Consider this. You are more limited by reliance on your perceived strengths than God is limited by what are your known weaknesses. When you understand your lack and limits, you will rely more upon God. However, when you feel self-sufficient like my grandson, you insist, “I can do it myself.” Weakness and strength are not mutually exclusive, as is often assumed. Everyone of us is ordinary. But our God is extraordinary. The secret is to entirely commit your ordinary self to an extraordinary God; “To Him Who is able to do immeasurably more than all we ask or imagine, according to His power that is at work within us, to Him be glory.” Ephesians 3:20-21 NIV.

Today, I pray for you to have persistent faith in our God Who is Omnipotent.

Christian Communications 2017-7307

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Love Spoken Out Loud

May 26th, 2015

“God will not forget the love you have shown Him as you have helped His people.” Hebrews 6:10 NKJV.

Love is best seen in everyday kindnesses more than grand gestures.

My thoughts and comments today are about “love spoken out loud.”

There is much in our world that poses as love. Everything that claims to be love or looks like love isn’t necessarily love. Sometimes, it is just a temporary emotion, as evidenced by the accelerating frequency of infidelity or divorce. Emotions neither prove love, nor produce love; instead, emotions are merely a by-product of love.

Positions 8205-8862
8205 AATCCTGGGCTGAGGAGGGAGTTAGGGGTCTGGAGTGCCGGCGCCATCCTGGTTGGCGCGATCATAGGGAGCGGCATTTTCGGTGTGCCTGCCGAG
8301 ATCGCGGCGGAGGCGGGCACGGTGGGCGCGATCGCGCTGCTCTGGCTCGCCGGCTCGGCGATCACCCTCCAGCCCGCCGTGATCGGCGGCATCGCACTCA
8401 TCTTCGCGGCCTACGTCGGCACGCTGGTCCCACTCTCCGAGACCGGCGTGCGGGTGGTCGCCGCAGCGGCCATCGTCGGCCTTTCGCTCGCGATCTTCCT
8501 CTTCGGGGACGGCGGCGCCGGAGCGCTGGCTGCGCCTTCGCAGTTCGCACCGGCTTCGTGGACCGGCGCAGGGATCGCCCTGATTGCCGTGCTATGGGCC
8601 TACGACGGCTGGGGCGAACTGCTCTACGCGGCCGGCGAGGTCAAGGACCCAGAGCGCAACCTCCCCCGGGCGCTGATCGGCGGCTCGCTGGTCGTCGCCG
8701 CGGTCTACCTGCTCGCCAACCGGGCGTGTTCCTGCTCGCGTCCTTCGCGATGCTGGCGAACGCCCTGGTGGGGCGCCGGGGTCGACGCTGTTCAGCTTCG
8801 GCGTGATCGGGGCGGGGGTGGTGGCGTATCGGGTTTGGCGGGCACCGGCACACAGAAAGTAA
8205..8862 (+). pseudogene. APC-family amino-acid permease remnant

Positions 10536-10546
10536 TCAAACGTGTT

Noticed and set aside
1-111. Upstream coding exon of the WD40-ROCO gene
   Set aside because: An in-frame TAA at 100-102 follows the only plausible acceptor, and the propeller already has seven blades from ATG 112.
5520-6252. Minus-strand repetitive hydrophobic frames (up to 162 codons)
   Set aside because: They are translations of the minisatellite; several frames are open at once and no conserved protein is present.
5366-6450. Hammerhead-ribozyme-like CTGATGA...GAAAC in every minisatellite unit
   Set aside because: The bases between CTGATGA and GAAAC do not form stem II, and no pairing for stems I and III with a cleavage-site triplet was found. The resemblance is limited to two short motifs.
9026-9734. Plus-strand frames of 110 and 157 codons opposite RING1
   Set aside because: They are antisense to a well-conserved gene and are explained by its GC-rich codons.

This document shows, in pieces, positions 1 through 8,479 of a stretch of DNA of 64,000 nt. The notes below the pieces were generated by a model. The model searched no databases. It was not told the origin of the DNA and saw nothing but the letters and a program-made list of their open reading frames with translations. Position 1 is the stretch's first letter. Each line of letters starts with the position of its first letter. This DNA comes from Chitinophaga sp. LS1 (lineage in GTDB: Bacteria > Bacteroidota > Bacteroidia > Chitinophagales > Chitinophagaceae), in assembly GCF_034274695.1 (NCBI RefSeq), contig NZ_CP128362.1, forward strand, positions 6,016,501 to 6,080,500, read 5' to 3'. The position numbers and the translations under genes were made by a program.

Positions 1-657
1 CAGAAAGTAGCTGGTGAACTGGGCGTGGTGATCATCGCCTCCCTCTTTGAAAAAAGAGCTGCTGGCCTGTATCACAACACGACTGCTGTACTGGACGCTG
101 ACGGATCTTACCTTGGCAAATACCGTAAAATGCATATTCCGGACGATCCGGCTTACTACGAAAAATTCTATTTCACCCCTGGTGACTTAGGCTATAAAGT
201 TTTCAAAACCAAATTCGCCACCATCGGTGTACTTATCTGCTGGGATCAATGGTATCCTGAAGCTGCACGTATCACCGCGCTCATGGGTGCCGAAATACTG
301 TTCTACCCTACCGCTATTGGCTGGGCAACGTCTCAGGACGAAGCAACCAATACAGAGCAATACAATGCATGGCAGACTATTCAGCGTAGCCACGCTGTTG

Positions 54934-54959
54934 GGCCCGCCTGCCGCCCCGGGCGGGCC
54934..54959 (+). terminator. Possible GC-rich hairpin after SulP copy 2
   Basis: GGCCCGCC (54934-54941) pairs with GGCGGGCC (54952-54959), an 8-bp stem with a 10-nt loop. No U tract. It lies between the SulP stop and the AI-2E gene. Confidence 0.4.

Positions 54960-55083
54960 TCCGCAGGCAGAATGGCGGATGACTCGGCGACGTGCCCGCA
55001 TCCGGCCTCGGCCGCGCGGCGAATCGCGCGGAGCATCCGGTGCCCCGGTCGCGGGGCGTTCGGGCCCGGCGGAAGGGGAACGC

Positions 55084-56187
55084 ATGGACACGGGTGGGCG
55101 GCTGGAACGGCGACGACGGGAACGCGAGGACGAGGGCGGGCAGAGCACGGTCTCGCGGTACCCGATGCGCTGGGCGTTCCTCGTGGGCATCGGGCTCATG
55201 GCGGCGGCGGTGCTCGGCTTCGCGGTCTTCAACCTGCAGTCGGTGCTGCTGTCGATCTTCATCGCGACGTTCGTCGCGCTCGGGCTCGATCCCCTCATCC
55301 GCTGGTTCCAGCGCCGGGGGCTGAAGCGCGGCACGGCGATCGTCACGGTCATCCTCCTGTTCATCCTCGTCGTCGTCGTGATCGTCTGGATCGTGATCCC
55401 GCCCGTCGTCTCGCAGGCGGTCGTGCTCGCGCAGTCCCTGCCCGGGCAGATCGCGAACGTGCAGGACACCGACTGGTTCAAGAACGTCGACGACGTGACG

Love is both a choice and a learned response. You choose to love others because you have been selflessly loved. That could explain why a loving family begins with the sure and sincere love of parents for each other. Children learn to be loving by experiencing secure love surrounding them. As beloved children and later as adults, we learn to be loving husbands or wives, loving parents, and loving friends.

Love can be hard to define but easy to recognize. More than once, God is described in the simplest of terms, “God is love.” Read 1 John 4:7-12/15 NIV. That being true, where else but the Bible could you find the accurate description of love? “Love is patient, love is kind. It does not envy, it does not boast, it is not proud. It is not rude, it is not self-seeking, it is not easily angered, it keeps no record of wrongs. Love does not delight in evil but rejoices with the truth. It always protects, always trusts, always hopes, always perseveres. Love never fails.” 1 Corinthians 13:4-8 NIV. Love never fails; people fail to love.